This paper shows images of all the stages of apocrine secretion and the production of apocrine prostasomes. We present evidence that these apocrine-derived prostasomes make up a significant component of the prostasomes secreted and posit why apocrine production of prostasomes is critical for sperm viability. We also identify a previously unreported epithelial cell type present as a monolayer along the ridges between the acinar structures and present images of the cell types present in the stroma including the sub-epithelial fibroblast, smooth muscle cells and wrapping cells.


  1. 1.

    Zhou, C. K. et al. Prostate cancer incidence in 43 populations worldwide: An analysis of time trends overall and by age group. Int. J. Cancer 138, 1388–1400 (2016).

  2. 2.

    Martin, F. L. et al. Constitutive expression of bioactivating enzymes in normal human prostate suggests a capability to activate pro-carcinogens to DNA-damaging metabolites. Prostate 70, 1586–1599 (2010).

  3. 3.

    Theophilou, G. et al. A biospectroscopic analysis of human prostate tissue obtained from different time periods points to a trans-generational alteration in spectral phenotype. Sci. Rep. 5, 13465, (2015).

  4. 4.

    McNeal, J. E. Normal histology of the prostate. Am. J. Surg. Pathol. 12, 619–633 (1988).

  5. 5.

    Ragavan, N. et al. CYP1B1 expression in prostate is higher in the peripheral than in the transition zone. Cancer Lett. 215, 69–78 (2004).

  6. 6.

    McNeal, J. E. The prostate gland: morphology and pathobiology. Monograph Urol. 9, 36–63 (1988).

  7. 7.

    Aalberts, M., Stout, T. A. & Stoorvogel, W. Prostasomes: extracellular vesicles from the prostate. Reproduction 147, R1–14 (2013).

  8. 8.

    Björndahl, L. & Kvist, U. Structure of chromatin in spermatozoa. Adv. Exp. Med. Biol. 791, 1–11 (2014).

  9. 9.

    Verze, P., Cai, T. & Lorenzetti, S. The role of the prostate in male fertility, health and disease. Nat. Rev. Urol. 13, 379–386 (2016).

  10. 10.

    Peng, Y. C., Levine, C. M., Zahid, S., Wilson, E. L. & Joyner, A. L. Sonic hedgehog signals to multiple prostate stromal stem cells that replenish distinct stromal subtypes during regeneration. Proc. Natl. Acad. Sci. USA 110, 20611–20616 (2013).

  11. 11.

    Bataineh, Z. M., Bani Hani, I. H. & Al-Alami, J. R. Zinc in normal and pathological human prostate gland. Saudi Med. J. 23, 218–220 (2002).

  12. 12.

    Scimeca, M., Bischetti, S., Lamsira, H. K., Bonfiglio, R. & Bonanno, E. Energy Dispersive X-ray (EDX) microanalysis. Eur. J. Histochem. 62, 284, (2018).

  13. 13.

    Mawson, C. A. & Fischer, M. I. Zinc in aspermic human semen. Nature 177, 190 (1956).

  14. 14.

    Kelleher, S. L., McCormick, N. H., Velasquez, V. & Lopez, V. Zinc in specialized secretory tissues: roles in the pancreas, prostate, and mammary gland. Adv. Nutr. 2, 101–111 (2011).

  15. 15.

    Costello, L. C., Franklin, R. B. & Feng, P. Mitochondrial function, zinc, and intermediary metabolism relationships in normal prostate and prostate cancer. Mitochondrion 5, 143–153 (2005).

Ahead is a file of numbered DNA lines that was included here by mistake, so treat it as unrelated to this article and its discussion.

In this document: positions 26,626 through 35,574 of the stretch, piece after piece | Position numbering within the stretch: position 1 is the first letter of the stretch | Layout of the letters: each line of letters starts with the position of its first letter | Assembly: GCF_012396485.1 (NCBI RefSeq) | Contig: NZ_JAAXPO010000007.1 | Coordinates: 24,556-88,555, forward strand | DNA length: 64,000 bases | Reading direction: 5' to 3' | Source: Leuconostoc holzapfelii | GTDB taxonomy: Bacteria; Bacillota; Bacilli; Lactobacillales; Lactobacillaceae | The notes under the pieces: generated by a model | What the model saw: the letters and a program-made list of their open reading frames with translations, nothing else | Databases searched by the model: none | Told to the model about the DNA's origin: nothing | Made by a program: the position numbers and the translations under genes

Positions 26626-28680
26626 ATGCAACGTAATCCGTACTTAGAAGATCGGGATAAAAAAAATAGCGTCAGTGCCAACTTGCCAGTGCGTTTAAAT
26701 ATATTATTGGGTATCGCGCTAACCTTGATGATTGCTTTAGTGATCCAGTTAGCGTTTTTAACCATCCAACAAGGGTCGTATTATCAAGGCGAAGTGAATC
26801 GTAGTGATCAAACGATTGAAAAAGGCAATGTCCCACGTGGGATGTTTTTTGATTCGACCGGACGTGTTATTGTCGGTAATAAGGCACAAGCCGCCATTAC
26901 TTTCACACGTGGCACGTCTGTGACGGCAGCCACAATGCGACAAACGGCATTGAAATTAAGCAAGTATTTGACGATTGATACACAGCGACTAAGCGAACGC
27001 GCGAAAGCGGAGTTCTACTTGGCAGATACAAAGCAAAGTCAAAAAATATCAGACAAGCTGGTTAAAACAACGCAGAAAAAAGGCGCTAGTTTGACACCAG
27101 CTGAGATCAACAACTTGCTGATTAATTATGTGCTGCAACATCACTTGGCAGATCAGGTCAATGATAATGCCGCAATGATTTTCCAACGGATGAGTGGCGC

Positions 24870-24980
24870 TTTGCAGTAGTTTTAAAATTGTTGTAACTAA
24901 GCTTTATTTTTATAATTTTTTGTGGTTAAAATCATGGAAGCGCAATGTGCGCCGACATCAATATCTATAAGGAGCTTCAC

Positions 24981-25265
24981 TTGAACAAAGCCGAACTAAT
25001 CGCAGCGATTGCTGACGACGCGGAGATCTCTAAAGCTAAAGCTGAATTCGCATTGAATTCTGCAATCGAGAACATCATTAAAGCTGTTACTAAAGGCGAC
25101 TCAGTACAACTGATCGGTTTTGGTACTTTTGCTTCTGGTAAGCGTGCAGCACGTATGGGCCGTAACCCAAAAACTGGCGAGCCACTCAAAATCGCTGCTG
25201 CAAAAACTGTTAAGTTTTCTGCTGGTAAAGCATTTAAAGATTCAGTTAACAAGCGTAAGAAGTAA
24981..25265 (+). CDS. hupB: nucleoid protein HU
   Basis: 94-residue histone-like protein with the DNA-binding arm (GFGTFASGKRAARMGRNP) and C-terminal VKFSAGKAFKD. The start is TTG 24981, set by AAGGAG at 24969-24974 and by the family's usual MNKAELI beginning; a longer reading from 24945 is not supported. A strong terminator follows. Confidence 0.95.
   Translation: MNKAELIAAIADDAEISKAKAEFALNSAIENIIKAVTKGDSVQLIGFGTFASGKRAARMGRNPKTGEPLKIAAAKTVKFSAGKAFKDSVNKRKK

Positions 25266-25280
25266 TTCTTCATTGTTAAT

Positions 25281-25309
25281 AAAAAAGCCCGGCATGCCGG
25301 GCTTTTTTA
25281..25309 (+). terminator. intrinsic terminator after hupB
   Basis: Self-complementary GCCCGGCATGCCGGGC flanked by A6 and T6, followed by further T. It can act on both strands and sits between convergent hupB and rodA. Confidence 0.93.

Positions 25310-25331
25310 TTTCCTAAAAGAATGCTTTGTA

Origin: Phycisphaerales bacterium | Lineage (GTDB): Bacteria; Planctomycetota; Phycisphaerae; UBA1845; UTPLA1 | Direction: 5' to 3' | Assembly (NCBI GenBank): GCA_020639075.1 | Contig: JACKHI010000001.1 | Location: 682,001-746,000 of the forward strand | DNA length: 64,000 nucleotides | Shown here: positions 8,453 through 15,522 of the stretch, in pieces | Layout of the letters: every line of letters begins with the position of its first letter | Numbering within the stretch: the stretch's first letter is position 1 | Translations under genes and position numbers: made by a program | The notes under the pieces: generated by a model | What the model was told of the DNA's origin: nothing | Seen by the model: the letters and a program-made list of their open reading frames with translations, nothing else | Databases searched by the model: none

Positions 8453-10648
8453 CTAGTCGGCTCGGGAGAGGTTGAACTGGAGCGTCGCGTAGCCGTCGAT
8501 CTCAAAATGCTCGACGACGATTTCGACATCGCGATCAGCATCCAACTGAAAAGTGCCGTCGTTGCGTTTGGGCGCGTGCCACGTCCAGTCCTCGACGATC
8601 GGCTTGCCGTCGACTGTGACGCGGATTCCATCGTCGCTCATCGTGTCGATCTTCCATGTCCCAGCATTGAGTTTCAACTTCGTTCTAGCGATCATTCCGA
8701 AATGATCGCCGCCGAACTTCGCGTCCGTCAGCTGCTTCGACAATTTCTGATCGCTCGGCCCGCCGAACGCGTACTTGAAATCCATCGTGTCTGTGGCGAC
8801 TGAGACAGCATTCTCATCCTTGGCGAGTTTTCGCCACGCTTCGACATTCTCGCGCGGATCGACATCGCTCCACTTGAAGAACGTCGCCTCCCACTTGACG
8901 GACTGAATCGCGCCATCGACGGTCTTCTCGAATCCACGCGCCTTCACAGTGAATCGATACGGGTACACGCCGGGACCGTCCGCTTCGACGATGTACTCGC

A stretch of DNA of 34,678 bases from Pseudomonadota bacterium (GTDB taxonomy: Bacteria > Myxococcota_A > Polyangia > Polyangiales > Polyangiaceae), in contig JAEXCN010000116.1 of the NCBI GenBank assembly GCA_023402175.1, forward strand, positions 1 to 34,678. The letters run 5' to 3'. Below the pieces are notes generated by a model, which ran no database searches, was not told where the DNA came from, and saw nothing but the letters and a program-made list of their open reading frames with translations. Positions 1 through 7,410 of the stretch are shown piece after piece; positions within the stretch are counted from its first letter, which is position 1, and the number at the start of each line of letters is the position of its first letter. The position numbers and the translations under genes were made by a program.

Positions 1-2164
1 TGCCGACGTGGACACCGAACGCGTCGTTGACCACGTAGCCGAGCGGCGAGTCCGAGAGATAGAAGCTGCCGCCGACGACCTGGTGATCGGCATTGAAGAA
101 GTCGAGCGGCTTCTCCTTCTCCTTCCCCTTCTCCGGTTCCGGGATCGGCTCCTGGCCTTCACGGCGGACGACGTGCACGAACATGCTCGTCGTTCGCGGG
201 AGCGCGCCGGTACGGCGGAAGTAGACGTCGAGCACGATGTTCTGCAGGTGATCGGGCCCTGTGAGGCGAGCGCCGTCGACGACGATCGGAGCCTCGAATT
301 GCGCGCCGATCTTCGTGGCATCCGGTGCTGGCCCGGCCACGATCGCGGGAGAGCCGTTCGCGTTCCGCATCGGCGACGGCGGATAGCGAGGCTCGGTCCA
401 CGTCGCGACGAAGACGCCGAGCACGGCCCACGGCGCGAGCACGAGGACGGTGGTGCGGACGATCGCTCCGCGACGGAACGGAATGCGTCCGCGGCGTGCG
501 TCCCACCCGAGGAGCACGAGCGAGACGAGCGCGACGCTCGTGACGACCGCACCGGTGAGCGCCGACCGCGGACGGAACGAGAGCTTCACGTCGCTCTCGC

16. 16.

    Zhao, J. et al. Zinc levels in seminal plasma and their correlation with male infertility: A systematic review and meta-analysis. Sci. Rep. 6, 22386, (2016).

  17. 17.

    Fair, W. R., Couch, J. & Wehner, N. Prostatic antibacterial factor. Identity and significance. Urology 7, 169–177 (1976).

  18. 18.

    Cho, Y. H. et al. Antibacterial effect of intraprostatic zinc injection in a rat model of chronic bacterial prostatitis. Int. J. Antimicrob. Agents 19, 576–582 (2002).

  19. 19.

    Björndahl, L. & Kvist, U. A model for the importance of zinc in the dynamics of human sperm chromatin stabilization after ejaculation in relation to sperm DNA vulnerability. Syst. Biol. Reprod. Med. 57, 86–92 (2011).

  20. 20.

    Stewart, A. B. et al. Prostasomes: a role in prostatic disease? BJU. Int. 94, 985–989 (2004).

  21. 21.

    Sullivan, R. & Saez, F. Epididymosomes, prostasomes, and liposomes: their roles in mammalian male reproductive physiology. Reproduction 146, R21–R35 (2013).

  22. 22.

    Ronquist, G. & Nilsson, B. O. The Janus-faced nature of prostasomes: their pluripotency favours the normal reproductive process and malignant prostate growth. Prostate Cancer Prostat. Dis. 7, 21–31 (2004).

  23. 23.

    Fullwood, N. J. & Meek, K. M. A synchrotron X-ray study of the changes occurring in the corneal stroma during processing for electron microscopy. J. Micros. 169, 53–60 (1993).

  24. 24.

    Utleg, A. G. et al. Proteomic analysis of human prostasomes. Prostate 56, 150–161 (2003).

  25. 25.

    Poliakov, A., Spilman, M., Dokland, T., Amling, C. L. & Mobley, J. A. Structural heterogeneity and protein composition of exosome-like vesicles (prostasomes) in human semen. Prostate 69, 159–167 (2009).

  26. 26.

    Ronquist, K. G., Ek, B., Stavreus-Evers, A., Larsson, A. & Ronquist, G. Human prostasomes express glycolytic enzymes with capacity for ATP production. Am. J. Physiol. Endocrinol. Metab. 304, E576–E582 (2013).

  27. 27.

    Ronquist, K. G., Ronquist, G., Carlsson, L. & Larsson, A. (2009) Human prostasomes contain chromosomal DNA. Prostate 69, 737–743 (2009).

  28. 28.

    Aalberts, M., Stout, T. A. & Stoorvogel, W. Prostasomes: extracellular vesicles from the prostate. Reproduction 147, R1–R14 (2013).

  29. 29.

    Fogarty, S. W. et al. Sub-cellular spectrochemical imaging of isolated human corneal cells employing synchrotron radiation-based Fourier-transform infrared microspectroscopy. Analyst 138, 240–248 (2013).

  30. 30.

    Patel, I. I. et al. Isolating stem cells in the inter-follicular epidermis employing synchrotron radiation-based Fourier-transform infrared microspectroscopy and focal plane array imaging. Anal. Bioanal. Chem. 404, 1745–1758 (2012).

  31. 31.

    Peng, Y. C. & Joyner, A. L. Hedgehog signaling in prostate epithelial-mesenchymal growth regulation. Dev. Biol. 400, 94–104 (2015).

Download references


The authors acknowledge support from the Engineering and Physical Sciences Research Council. Grant no: EP/K023349/1.

Author information

F.L.M. designed the study, N.J.F. carried out the EM, A.J.L. carried out the ICPMS. P.L.M.-H. and S.S.M. provided clinical overview and set up the ethical framework. F.L.M. and N.J.F. co-wrote the manuscript. All authors were involved in data interpretation and in rewriting drafts of the manuscript. N.J.F. produced Fig. 9.

Correspondence to Nigel J. Fullwood.

Ethics declarations

Competing Interests

The authors declare no competing interests.

Additional information

Publisher’s note: Springer Nature remains neutral with regard to jurisdictional claims in published maps and institutional affiliations.

Supplementary information

Rights and permissions

Open Access This article is licensed under a Creative Commons Attribution 4.0 International License, which permits use, sharing, adaptation, distribution and reproduction in any medium or format, as long as you give appropriate credit to the original author(s) and the source, provide a link to the Creative Commons license, and indicate if changes were made. The images or other third party material in this article are included in the article’s Creative Commons license, unless indicated otherwise in a credit line to the material. If material is not included in the article’s Creative Commons license and your intended use is not permitted by statutory regulation or exceeds the permitted use, you will need to obtain permission directly from the copyright holder. To view a copy of this license, visit

Reprints and Permissions

About this article

Verify currency and authenticity via CrossMark

Cite this article

Fullwood, N.J., Lawlor, A.J., Martin-Hirsch, P.L. et al. An analysis of benign human prostate offers insights into the mechanism of apocrine secretion and the origin of prostasomes. Sci Rep 9, 4582 (2019) doi:10.1038/s41598-019-40820-2

Download citation


By submitting a comment you agree to abide by our Terms and Community Guidelines. If you find something abusive or that does not comply with our terms or guidelines please flag it as inappropriate.